generosity is letting go

Pindabat 5POSTCARD #31: In Buddhist countries, babies are taught when they are about six months old to put food into the monk’s alms-bowl. The whole family applauds as the sticky rice drops from that little hand into the monk’s bowl. The kid gets the idea early on: when stuff leaves your hand, you get this happy feeling. It feels good to give.

Everything the Buddhist monk receives is a gift, an offering; the monk is a mendicant, and lives entirely on the generosity of others: ‘Our bodies are fueled by the food that is offered to us. In fact, scientists say that all the cells of the body are replaced every seven years, so any (monk) who has been ordained for that long has a body that is completely donated. If it were not for the accumulated kindnesses, efforts, and good will of countless hundreds and thousands of people, this body would not be able to sustain itself. Kindness is the actual physical fabric of what we think of as ‘me.” [Ajahn Amaro, ‘Generosity in the Land of the Individualist’]

Generosity is cultivating an inward disposition to give, a glad willingness to share what we have with others. Give it away, we have more than enough. Ease the discomfort of being driven to fulfill that urge to ‘have’, to ‘possess’, a hunger created by always wanting more. All of it is gone when you’re generous. Brainstorm the word ‘generosity’ and you come up with loving-kindness, compassion, empathy, well-being, freedom. You find gratitude, grace, honour, motivation, encouragement. Generosity is everything. It’s nature is to share, recycle, circulate; it can only be given, never taken.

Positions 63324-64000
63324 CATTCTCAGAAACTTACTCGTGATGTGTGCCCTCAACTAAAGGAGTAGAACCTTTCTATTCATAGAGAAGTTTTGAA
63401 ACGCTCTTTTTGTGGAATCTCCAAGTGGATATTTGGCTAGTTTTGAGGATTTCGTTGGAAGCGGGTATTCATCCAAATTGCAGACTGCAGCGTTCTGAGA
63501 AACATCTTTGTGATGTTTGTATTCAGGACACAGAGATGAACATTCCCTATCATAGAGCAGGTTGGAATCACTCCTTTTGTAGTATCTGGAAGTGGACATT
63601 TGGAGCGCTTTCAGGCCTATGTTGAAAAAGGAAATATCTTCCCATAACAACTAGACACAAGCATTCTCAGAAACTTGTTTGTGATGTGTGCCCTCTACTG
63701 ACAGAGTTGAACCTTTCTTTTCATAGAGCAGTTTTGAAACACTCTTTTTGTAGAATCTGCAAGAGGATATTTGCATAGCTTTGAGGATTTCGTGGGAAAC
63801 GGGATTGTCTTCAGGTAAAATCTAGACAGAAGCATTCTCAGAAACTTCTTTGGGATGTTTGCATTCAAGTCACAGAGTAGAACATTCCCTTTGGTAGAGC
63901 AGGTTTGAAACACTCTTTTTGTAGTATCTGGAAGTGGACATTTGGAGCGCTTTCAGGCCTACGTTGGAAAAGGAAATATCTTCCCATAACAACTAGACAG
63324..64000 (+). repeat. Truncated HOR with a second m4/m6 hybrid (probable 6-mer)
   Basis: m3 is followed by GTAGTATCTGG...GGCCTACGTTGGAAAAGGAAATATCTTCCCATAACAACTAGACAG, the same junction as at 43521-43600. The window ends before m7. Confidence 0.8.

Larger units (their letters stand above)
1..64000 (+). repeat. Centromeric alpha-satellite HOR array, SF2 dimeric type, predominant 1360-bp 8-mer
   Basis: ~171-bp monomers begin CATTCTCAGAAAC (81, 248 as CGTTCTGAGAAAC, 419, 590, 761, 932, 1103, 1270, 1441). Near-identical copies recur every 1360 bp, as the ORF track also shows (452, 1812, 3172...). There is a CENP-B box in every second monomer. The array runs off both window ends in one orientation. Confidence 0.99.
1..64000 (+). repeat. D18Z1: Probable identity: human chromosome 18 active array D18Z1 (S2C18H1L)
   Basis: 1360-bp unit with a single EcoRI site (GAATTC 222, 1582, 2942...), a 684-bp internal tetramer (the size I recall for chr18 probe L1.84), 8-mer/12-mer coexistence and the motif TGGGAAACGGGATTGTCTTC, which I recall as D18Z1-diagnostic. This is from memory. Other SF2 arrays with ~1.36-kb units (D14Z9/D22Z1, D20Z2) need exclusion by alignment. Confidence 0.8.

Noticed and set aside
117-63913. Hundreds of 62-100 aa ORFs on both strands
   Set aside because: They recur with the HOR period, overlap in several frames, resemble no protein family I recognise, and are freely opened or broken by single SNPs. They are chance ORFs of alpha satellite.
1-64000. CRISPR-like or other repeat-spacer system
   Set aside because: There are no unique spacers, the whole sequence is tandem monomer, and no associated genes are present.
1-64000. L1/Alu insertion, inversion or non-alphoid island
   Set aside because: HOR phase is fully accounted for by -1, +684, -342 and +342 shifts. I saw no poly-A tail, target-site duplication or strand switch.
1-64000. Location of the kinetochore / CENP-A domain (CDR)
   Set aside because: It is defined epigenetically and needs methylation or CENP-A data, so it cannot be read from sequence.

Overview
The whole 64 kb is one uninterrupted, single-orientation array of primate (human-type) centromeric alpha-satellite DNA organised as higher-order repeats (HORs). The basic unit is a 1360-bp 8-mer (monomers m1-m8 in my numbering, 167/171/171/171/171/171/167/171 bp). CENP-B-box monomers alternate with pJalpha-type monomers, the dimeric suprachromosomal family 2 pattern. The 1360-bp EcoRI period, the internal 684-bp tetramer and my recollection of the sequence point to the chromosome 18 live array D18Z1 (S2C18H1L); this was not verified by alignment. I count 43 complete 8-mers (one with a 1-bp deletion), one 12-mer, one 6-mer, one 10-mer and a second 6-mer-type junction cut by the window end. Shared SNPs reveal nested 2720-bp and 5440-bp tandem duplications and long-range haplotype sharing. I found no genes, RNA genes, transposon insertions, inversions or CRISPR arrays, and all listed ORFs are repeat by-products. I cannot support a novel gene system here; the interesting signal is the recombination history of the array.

Generosity, is a mental, emotional letting go; releasing the tenacity of holding on to things; all that baggage we burden ourselves with is removed in one single act of generosity. Generosity means not holding to the self-concept, the separateness applied to things that are really ‘in context’. Seeing it all as process, ever-changing; a connectedness with the outer world. Generosity leads to wisdom – the truth is without bias. The cultivation of generosity directly debilitates greed and hate, and facilitates the kind of mind that allows for the eradication of delusion.